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Type of Bucket, Type of Beer?

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ChefJoeR

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Does anyone know if there is a correlation to the size of the fermenting bucket and the style of beer? It's just a thought that I had as I finished putting my oatmeal porter in the fermenter. I have a coopers fermenting bucket and a true brew fermenting bucket. I have just by habit done all my fermenting in the coopers bucket. My thoughts are surface area on the top. Of course I could totally wrong and way off on thinking that, but hey, it's a thought. I don't have the space to do two identical brews at the same time (make a 10 gallon batch and spit evenly between the two buckets). Any thoughts? Thanks.
 

Skyforger

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Do the buckets have different proportions? That could make a difference. The amount of contact the beer has with the yeast cake changes how it ferments a bit. But you could get the same effect by filling any given bucket more or less.

At Rochefort, they actually only fill their conicals halfway in order to create a relatively larger yeast surface area. They started doing this when they first switched over to conicals, and found that if they filled them all the way the flavors changed a bit.

I'm not sure that any sort of ratio is preferable for one beer and not another. What works best for one beer probably works best for all. That said, stronger beers tend to be more difficult to deal with, and so having the 'ideal' ratio may be more important.
 
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I'm going to guess, could be wrong, that the difference they noticed wasn't surface to yeast contact. Yeast is actively suspended during fermentation. Something that does change with the level and could be noticed in switching to the conical is the pressure during fermentation. This is something we just can't replicate in homebrewing at our scale.
 

Skyforger

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Do you mean the gas pressure in the chamber or the pressure from the weight of the beer? I suppose either are possibilities, though. You could be right. And yeah, we can't really replicate that sort of difference at homebrew scales. But I remember how some BMC uses beech chips in their fermenters to increase contact between the beer and the yeast; suppose that could just help with attenuation, though.
 

foltster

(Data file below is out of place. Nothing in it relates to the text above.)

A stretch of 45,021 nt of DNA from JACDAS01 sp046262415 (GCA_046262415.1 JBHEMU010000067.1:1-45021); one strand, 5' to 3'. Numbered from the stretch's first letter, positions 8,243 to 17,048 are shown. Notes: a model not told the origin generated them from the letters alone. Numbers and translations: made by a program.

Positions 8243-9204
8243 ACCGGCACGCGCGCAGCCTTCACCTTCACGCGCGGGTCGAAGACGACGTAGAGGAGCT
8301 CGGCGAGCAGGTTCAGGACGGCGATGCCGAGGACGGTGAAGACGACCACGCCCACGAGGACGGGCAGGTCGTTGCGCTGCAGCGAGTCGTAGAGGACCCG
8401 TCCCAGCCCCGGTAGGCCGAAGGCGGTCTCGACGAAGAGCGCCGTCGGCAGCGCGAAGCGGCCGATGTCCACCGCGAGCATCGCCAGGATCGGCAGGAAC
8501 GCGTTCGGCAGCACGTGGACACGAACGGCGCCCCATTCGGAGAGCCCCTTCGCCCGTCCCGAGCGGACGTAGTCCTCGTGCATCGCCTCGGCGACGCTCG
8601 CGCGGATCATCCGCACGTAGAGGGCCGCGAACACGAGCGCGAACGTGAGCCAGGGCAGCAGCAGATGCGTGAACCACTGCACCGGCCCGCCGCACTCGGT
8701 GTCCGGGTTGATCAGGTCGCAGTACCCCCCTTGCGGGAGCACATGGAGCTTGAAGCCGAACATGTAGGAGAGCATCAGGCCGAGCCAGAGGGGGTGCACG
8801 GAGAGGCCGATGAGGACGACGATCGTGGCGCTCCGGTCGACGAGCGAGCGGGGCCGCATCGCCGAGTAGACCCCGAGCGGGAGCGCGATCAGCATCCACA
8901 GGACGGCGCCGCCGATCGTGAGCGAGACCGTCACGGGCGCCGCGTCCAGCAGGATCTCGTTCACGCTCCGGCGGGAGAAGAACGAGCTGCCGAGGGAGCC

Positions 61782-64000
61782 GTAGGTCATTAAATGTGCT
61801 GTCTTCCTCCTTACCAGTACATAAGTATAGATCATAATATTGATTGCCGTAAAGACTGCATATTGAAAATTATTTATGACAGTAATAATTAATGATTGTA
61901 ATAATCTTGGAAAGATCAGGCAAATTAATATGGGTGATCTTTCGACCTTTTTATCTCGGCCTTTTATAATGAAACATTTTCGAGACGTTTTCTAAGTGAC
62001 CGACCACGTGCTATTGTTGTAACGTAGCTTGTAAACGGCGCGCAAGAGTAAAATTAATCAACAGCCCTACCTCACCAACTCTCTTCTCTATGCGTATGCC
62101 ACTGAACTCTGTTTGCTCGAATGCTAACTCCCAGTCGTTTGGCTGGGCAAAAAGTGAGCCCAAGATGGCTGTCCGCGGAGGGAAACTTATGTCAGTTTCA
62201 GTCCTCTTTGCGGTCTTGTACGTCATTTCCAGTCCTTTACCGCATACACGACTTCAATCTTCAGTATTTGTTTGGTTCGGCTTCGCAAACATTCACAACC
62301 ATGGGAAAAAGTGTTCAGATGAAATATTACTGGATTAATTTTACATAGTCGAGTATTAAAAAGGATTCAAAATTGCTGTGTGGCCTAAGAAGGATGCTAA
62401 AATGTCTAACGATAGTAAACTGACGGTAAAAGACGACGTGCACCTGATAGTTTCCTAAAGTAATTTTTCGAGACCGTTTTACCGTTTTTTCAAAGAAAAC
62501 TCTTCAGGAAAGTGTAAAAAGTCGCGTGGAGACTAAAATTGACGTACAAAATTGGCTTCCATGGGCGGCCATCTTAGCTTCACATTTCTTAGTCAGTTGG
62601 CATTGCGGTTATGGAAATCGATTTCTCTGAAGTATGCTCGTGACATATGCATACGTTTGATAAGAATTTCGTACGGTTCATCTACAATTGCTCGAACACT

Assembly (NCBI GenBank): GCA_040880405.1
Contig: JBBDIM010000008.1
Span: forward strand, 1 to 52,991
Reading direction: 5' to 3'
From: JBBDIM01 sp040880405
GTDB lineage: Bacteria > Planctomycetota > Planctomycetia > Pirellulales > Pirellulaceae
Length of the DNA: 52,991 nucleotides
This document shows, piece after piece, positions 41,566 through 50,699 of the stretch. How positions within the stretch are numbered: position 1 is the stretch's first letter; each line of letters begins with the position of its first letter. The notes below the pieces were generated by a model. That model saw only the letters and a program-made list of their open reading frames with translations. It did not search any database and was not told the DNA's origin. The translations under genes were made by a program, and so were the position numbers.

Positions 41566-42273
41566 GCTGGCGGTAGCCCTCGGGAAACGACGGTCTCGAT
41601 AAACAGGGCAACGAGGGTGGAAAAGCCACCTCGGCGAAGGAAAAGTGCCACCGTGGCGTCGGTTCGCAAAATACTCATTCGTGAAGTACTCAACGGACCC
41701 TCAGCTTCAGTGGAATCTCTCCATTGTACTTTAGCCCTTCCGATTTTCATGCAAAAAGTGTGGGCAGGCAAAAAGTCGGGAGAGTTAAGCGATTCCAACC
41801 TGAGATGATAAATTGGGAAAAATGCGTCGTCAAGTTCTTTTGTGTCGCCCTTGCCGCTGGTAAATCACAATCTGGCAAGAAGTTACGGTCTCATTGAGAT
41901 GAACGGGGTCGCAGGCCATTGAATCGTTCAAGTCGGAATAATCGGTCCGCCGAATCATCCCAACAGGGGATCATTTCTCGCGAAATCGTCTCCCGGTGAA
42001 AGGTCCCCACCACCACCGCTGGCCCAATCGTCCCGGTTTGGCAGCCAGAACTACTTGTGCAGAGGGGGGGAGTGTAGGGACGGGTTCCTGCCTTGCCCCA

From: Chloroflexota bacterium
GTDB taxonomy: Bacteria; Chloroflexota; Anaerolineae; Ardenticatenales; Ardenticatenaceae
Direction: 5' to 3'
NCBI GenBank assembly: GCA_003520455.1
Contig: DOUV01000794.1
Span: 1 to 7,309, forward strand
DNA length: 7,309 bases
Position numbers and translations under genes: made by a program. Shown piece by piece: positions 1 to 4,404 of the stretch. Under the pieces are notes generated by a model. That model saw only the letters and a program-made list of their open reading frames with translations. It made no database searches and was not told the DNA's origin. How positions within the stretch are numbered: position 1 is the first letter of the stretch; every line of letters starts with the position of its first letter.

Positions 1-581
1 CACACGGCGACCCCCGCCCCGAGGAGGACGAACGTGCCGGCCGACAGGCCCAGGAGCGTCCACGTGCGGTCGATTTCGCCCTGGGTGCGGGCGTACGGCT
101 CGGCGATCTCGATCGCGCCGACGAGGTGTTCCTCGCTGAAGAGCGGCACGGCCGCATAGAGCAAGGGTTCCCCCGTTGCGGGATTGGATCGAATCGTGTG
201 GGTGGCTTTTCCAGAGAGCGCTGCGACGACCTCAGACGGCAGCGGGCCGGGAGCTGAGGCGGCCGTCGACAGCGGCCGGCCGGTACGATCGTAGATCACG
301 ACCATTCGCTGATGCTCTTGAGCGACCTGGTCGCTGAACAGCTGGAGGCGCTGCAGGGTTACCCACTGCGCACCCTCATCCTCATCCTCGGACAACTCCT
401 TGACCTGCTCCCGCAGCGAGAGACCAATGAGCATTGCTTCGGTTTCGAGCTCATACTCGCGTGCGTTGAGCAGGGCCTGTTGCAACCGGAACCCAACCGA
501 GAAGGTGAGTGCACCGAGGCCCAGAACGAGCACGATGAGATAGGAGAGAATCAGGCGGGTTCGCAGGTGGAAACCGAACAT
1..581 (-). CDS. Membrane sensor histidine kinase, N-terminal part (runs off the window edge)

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I'm going to guess, could be wrong, that the difference they noticed wasn't surface to yeast contact. Yeast is actively suspended during fermentation. Something that does change with the level and could be noticed in switching to the conical is the pressure during fermentation. This is something we just can't replicate in homebrewing at our scale.
Think of it like this.

When you fill a fermenter less than full you get proportionately more yeast cake (bottom) contact because you are making less beer but having the same amount of surface area on the bottom contacting yeast on the top contact Air or CO2 depending on the stage of fermentation.
 

SKMO

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Does anyone know if there is a correlation to the size of the fermenting bucket and the style of beer? It's just a thought that I had as I finished putting my oatmeal porter in the fermenter. I have a coopers fermenting bucket and a true brew fermenting bucket.
Honestly, I think you are trying to "overthink" the process. It's pretty much about basic sanitation when you are dealing with your fermenters.
 

Skyforger

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Sure, all this is mostly academic. At least for homebrewers.
 

MVKTR2

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2 buckets with similar proportions filled to 5.5 gallons = no difference to the homebrewer.

2 buckets with similar proportions filled differently, one at 2.5 gallons and the other at 5.5 gallons = a slight difference in beer flavor between the 2 batches.

Brew Like a Monk and several sources suggest experimenting with this approach, particularly as it applies to Belgians (an estery highly flavorful yeast). Also se SN's Bigfoot, and a hand full of breweries throughout the world.

Schlante,
Phillip
 
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ChefJoeR

ChefJoeR

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Do the buckets have different proportions? That could make a difference. The amount of contact the beer has with the yeast cake changes how it ferments a bit. But you could get the same effect by filling any given bucket more or less.QUOTE]

The coopers bucket is a large wide container that is about 18-20" in diameter and has the capacity for about 7-8 gallons.

http://www.kwaree.com/blog/wp-content/uploads/2008/05/coopers-3.jpg

The true brew buckets are your standard homebrew buckets.
 

Skyforger

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Yeah, I wouldn't expect any discernible difference between the two. Not more than most homebrewers would get from other random factors between batches, at least. It might be a good idea to use the larger one if you're expecting a large kraeusen.
 
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